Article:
To me, the Loader seems like it has the most opportunities for a Technomancer to actually make use of their magic. Aside from buffing the weapon (mentioned earlier), you could also rule that Fabricate Arms could be used for ammo in the event you run low, as well as the possibility of using the Fabricate Scrap cantrip on spent casings for compaction and/or later magic use.
For me, I can't say I've had to many changes of my interests, strengths, or weaknesses. I had a scratch in my proverbial record, so I ran the same state for enough time for it to become ingrained into everything I do. I came into a world with too many people, and in a sense I only withstood it by believing it is better to be one of one than one of many. That my stat total matters less than the fact that it is minmaxed (min Cha, max Int, for the curious). And, because of how heredity works, I can't say I have ever known what normalcy is like.
The PF afterlife can be a new blank slate to start again. But my slate has never been blank. There would be no "again". The part of my existence that was built around bumps that have since been smoothed over would be conclusively and utterly finished. I can't really call it life-after-death when I am completely gone, can I? Heck, pushing back the Maelstrom is probably something important enough to be worth true death. I just object to the intermediary step of being just another face defined by a different definition than how I define myself.
Normally, there isn't a way of containing the power of 9th level spellcasting at low levels. Prepared casters get around this by not taking in that much energy at low levels. Psychics do something similar, building up their power incrementally through their discipline. Sorcerers have their bloodline to contain the power, which itself is allowed to be more expressed at higher levels when its use as a buffer is not as necessary.
An Oracle needs to have this power dumped on them all at once (so that there is no need for future contact between Oracle and patron), so something needs to be removed so they don't overload. The secondary benefits improve with level because a lack of other abilities is no longer needed to contain the magic.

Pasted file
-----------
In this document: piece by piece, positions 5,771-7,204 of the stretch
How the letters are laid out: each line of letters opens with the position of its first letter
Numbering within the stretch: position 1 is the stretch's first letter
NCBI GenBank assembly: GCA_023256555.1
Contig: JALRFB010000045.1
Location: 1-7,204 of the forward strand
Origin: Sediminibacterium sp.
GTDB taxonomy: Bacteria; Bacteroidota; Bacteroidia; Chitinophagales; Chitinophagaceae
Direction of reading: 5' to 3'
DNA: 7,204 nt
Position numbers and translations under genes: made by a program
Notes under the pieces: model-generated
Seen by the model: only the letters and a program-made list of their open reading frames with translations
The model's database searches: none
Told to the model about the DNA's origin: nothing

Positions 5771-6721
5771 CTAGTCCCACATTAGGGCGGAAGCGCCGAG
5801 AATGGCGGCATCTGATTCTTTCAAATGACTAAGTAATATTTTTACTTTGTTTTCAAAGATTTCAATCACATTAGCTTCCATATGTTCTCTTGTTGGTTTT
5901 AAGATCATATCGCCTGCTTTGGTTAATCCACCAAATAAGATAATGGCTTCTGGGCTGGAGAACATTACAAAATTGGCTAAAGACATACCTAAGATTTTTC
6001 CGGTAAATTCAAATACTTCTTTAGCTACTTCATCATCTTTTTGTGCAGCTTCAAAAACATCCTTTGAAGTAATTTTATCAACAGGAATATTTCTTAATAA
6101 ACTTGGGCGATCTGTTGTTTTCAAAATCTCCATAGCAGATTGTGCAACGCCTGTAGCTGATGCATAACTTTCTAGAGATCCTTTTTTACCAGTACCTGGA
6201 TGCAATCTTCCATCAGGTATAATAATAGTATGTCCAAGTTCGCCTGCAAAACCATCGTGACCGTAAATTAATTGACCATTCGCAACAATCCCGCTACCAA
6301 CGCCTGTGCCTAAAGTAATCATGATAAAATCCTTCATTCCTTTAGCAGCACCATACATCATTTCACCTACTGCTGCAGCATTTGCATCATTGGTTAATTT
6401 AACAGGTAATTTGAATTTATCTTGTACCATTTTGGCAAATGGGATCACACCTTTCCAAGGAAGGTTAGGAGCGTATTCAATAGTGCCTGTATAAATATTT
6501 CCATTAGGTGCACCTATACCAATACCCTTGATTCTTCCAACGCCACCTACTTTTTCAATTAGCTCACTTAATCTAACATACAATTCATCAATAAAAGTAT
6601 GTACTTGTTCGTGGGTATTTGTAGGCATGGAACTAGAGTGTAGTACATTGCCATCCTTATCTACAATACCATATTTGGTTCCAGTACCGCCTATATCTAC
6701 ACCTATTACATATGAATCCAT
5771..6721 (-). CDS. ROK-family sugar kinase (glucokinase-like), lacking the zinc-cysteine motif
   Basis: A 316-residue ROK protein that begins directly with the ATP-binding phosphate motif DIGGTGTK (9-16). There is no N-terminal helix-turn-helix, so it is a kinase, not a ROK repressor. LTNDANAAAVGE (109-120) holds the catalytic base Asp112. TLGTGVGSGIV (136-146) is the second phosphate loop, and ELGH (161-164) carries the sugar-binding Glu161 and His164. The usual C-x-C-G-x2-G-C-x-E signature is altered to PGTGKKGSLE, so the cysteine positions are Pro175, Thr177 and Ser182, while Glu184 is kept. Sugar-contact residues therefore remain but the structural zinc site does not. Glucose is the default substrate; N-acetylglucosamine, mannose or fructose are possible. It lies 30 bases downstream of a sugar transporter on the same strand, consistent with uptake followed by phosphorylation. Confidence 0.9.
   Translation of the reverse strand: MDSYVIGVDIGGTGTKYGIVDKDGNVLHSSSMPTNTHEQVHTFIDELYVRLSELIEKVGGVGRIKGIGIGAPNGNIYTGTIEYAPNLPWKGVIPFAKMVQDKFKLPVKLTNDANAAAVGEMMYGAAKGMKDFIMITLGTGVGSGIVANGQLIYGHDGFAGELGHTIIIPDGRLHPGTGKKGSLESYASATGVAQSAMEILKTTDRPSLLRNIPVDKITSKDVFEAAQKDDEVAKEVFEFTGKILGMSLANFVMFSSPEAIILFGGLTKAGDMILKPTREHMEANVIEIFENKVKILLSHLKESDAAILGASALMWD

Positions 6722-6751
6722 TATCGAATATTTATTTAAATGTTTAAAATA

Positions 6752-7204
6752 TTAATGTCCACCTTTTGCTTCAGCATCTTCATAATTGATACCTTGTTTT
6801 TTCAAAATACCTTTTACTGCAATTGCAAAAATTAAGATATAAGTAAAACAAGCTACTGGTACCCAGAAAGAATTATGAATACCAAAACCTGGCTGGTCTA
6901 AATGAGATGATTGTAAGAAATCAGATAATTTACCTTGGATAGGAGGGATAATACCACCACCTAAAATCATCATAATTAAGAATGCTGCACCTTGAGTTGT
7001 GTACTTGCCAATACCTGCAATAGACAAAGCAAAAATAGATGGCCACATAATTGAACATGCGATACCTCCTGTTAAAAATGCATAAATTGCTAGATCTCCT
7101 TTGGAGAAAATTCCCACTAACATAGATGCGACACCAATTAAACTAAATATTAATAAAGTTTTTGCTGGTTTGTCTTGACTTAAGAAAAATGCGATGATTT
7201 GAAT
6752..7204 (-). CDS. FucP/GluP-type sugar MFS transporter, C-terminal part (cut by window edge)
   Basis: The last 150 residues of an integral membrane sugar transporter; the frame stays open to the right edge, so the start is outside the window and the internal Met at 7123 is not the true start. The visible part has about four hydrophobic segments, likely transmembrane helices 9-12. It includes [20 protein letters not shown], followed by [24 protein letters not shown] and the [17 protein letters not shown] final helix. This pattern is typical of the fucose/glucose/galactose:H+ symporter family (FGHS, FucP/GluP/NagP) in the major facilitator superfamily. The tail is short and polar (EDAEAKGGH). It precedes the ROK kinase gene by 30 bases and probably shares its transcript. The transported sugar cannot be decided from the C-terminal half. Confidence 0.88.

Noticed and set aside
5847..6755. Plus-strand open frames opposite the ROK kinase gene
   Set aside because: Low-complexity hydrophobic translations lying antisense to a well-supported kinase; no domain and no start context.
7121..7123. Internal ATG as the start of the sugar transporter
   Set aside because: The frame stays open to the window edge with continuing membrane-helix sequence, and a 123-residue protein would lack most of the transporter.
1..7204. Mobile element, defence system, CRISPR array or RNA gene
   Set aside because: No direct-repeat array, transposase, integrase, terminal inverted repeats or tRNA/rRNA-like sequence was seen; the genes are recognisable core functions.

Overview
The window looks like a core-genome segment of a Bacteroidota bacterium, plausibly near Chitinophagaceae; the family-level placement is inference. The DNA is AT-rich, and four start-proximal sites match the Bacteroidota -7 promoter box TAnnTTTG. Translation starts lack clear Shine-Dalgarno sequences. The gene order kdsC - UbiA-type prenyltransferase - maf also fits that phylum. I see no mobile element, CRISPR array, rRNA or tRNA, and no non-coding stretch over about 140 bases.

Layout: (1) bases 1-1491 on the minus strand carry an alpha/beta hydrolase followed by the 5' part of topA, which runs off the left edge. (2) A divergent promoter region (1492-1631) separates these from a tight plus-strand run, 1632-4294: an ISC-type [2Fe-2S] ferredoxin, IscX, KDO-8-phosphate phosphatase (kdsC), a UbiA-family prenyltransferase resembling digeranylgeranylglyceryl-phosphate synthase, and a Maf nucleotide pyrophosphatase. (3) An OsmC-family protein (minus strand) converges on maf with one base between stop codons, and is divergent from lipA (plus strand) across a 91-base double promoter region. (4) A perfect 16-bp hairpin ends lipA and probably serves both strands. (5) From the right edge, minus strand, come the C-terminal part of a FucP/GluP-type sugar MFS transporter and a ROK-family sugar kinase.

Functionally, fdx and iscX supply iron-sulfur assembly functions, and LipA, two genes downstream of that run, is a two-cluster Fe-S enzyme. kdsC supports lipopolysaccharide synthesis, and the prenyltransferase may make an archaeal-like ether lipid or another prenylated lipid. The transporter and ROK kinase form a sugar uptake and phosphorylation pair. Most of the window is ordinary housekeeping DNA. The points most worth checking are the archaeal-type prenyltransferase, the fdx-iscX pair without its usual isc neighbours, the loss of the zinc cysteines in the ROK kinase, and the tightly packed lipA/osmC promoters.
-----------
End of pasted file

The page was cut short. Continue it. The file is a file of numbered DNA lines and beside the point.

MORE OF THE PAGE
Planar Adventures confirms that the demiplane in question does have associated petitioners. If the setup is well-designed, there would be some way of releasing Rov's power in a controlled manner so it doesn't build up to be unstoppable. We know that there are monsters that exit the demiplane occasionally (Rov's Spawn and the Wrackworms also from Planar Adventures), but whether that means the seal is working as intended or beginning to fail is up for debate.
your ochre jelly familiar just ate my tennis shoes and half my legs and its getting kind gooy around my ears!
GM: And should we roll initiative for the "raven"? (actually a voidworm protean, the raven was chosen as one of the animal forms because it talking is slightly easier to get away with)
Witch: They have spells, so they might be useful *checks sheet* never mind. These aren't going to help. It'll hide in the robes.
Oh wow, I didn't start the thread this time.
I never understood the restriction because to me, metal is completely natural. The most common thing in the universe occasionally behaves as a metal (i.e. tends to become a positive ion) in common natural processes. Frequently, organisms will build something up to maximize the use of a metal because it turns out that using metals is the best way to get a lot of stuff involved in living done (you know, like photosynthesis or breathing). Not that life would have gotten to that point if there wasn't a massive amount of metal around to protect it from whatever comes off the sun at any given moment.
And given the outsider-focused option was an ex-druid, shouldn't that be extended to other extraplanar origins e.g. the First World?
The Drunken Dragon wrote:
Nah, it metioned that their blindness and deafness isncongenital, much like that in IrL dogs. And much like IRL dogs (and humans, for that matter, as the medical principle is the same), they still maintain the genetic ability to see, and even the functional hardware, so to speak. But a defect in the occipital or parietal lobes makes it impossible to perceive sound or hearing. However, corrective surgery for a society as technologically adept as SF’s, such as neurological fix is probably relatively simple. As to the justification as to why you should or shouldn’t fix a congenital defect...I mean technically it is a choice, sure. It *is* a weak cultural justification IMO. This gets used for the argument of whether we should “fix” autism if found. Speaking as someone who has autism, yeah I’d have preferred functional social skills thank you very much, and a lower predisposition towards GI problems. That would’ve been nice. And the whole “it’s just a different experience” is an argument. I don’t buy it though. Different, sure. It also causes me grief. That’s just me though. Still, it’s a bit of stale reasoning.
Speaking as somebody else who has Autism, screw that. Sure, there are times when I wish I didn't have as good hearing or could figure out what the hell is going on with normal people. But **** it all, there's enough normal people around already, the world doesn't need any more. If I'm going to feel that I have any reason to exist, it's sure going to be on my massive differences and not just being another brick in the wall.